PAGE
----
'Corporate Law Wasn’t for Me'
Many women who enter the clergy later in life have long been involved in their churches or temples but weren’t ready to make a commitment. “I was in the youth choir, youth ministry and youth group leadership,” says Nichelle Jenkins, 42, a recent graduate of New York City's Union Theological Seminary — one of the oldest and most highly regarded seminaries in the country. “But in college I had to choose between my studies at Iowa State University and church or my studies and basketball," she says. "I chose my studies and basketball.”
When she graduated, Jenkins went to law school and later worked as a prosecutor and at several firms, including the prestigious Proskauer Rose LLP. But she never felt like she was doing her life’s work. “I enjoyed the counseling of ministry and making a difference and fighting for justice — and it wasn’t being a corporate attorney,” she says.
Yet she stayed in the job until she was laid off at 38 in the 2007 recession. Instead of seeking another legal position, encouraged by her pastor, she applied to Union Theological Seminary. Although the school cost a steep $22,000 a year for the three-year M.Div. program, she says the grants she received made it “an offer I couldn’t refuse.”
Today, Jenkins calls herself “a lapsed lawyer” and works as Union’s director of admissions and financial aid. She is also seeking ordination from the American Baptist Church. While she would consider a pastoral call in the future, right now she says: “I feel called to the ministry of educational administration. It’s a ministry of service — service to the school, service to the students.”
'A Rabbi’s Kid'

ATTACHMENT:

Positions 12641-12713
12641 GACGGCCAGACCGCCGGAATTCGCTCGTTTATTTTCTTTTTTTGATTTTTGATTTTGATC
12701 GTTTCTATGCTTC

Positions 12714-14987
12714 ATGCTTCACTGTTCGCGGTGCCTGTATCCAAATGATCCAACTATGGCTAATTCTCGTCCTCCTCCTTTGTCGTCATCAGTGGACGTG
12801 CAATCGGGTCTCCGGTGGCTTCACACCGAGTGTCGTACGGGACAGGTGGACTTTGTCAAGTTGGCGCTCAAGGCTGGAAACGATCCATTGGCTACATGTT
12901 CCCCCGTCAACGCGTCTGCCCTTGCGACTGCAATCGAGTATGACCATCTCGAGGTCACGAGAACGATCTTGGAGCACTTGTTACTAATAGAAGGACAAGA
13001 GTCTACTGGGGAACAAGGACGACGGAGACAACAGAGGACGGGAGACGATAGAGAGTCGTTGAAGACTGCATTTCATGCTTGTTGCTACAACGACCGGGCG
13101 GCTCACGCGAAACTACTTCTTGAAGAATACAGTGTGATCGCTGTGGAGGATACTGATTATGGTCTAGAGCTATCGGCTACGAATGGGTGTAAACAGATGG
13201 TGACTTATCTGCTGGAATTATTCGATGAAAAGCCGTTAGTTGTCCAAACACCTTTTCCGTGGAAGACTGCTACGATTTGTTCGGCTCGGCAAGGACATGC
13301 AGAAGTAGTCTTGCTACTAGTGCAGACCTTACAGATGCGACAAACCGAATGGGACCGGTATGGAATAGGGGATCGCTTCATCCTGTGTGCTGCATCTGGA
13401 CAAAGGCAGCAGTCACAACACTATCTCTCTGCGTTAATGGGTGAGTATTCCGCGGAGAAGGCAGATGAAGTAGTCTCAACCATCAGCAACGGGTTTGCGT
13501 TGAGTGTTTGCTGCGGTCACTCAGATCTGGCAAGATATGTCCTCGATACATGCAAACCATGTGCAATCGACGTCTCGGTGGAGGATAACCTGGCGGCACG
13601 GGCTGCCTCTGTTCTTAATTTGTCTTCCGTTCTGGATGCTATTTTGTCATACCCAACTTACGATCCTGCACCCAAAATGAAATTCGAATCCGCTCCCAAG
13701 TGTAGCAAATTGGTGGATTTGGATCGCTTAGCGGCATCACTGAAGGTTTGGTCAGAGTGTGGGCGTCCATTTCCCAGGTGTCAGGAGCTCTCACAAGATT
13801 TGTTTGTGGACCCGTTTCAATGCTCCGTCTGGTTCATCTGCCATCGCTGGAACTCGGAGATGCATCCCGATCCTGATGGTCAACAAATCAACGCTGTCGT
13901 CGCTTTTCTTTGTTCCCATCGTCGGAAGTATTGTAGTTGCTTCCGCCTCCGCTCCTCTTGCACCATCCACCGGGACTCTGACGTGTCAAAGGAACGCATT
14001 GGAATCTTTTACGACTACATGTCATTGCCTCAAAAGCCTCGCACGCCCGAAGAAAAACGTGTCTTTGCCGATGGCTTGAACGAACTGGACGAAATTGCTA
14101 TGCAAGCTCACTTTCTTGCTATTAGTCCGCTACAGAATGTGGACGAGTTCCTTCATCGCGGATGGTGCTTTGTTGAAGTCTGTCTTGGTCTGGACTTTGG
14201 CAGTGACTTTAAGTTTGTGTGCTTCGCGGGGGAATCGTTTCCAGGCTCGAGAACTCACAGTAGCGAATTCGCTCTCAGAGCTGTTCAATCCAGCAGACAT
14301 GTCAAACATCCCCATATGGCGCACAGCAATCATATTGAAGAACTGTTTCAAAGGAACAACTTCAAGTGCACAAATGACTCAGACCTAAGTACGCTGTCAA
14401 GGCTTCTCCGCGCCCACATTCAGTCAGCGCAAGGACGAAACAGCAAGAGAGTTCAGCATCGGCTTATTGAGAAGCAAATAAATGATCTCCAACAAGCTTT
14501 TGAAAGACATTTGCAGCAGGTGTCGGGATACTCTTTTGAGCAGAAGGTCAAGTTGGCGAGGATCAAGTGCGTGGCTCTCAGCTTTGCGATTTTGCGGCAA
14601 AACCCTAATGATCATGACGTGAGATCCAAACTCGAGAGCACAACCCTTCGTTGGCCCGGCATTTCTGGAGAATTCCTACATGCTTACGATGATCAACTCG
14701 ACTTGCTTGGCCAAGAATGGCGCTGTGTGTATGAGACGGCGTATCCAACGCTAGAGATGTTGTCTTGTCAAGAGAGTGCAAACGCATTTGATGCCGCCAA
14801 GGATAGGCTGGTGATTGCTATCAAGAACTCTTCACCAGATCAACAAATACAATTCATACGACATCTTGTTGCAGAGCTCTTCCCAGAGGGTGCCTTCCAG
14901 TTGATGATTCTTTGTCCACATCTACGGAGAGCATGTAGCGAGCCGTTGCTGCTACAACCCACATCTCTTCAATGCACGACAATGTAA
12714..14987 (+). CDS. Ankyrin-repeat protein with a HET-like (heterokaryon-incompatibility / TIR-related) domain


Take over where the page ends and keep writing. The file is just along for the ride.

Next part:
Like Jenkins, a number of women turn to the cloth after being downsized or stalled in their careers. Cantor Suzanne Volkman Skloot, now in her 60s, grew up in Scranton, Pa., and Charleston, W.Va., in a family with 13 generations of rabbis, including her father. The self-described rabbi’s kid loved being in “the belly of the Jewish community.”
She studied Hebrew and felt a deep connection to Judaism, but during her youth there were no female rabbis to emulate. Eventually she moved to Manhattan and pursued an acting career, performing Off-Broadway, doing summer stock in the Berkshires and singing in cabarets.
But actors rarely get steady work, so Volkman Skloot was delighted when members of her local synagogue invited her to become the cantor at the annual Friday night all-women’s service. She learned the liturgy and familiarized herself with the music for the service. “Suddenly I felt myself fully complete, whole and integrated,” she says.
To earn more money, she took a job as a photo editor. But as computer technology evolved, she worried that she could soon be downsized. When her husband suggested that she investigate cantorial school, Volkman Skloot entered the Academy for Jewish Religion in Riverdale in 1998; she also studied music at Mannes College in Manhattan and commuted to Washington, D.C., to take care of her aging parents.
In 2006 she was ordained as a cantor. “I’ve led high holiday services, married and buried many folks, cared for the sick and those who needed consolation and trained many young people for their bar or bat mitzvah,” she says. In 2008 her husband was invited to teach at Duke University in Durham, N.C. She is now serving as Jewish chaplain at the Duke Medical Center, leading workshops in interfaith relationships at the new Jewish Community Center and working with the local Jewish Family Services.
While many women struggle to balance the demands of a new and deep training program and their personal lives (which later in life often involves a cast of thousands), most who complete their seminary training find a way to make it work — in no small part because their next step isn’t just a job but a calling.
“No one walks through our doors with illusions of grandeur,” says Union's president, the Rev. Dr. Serene Jones. “Many new ministers find their chosen career requires a great deal of self-sacrifice for not a lot of material gain. But they find a way to pay their bills and do the rest for what they love.”
Rona Cherry was the editor-in-chief of several national magazines, including Fitness and Longevity, and she was the executive editor for Glamour. She now writes for NYCityWoman.com and is an editorial consultant with regional publications and nonprofits.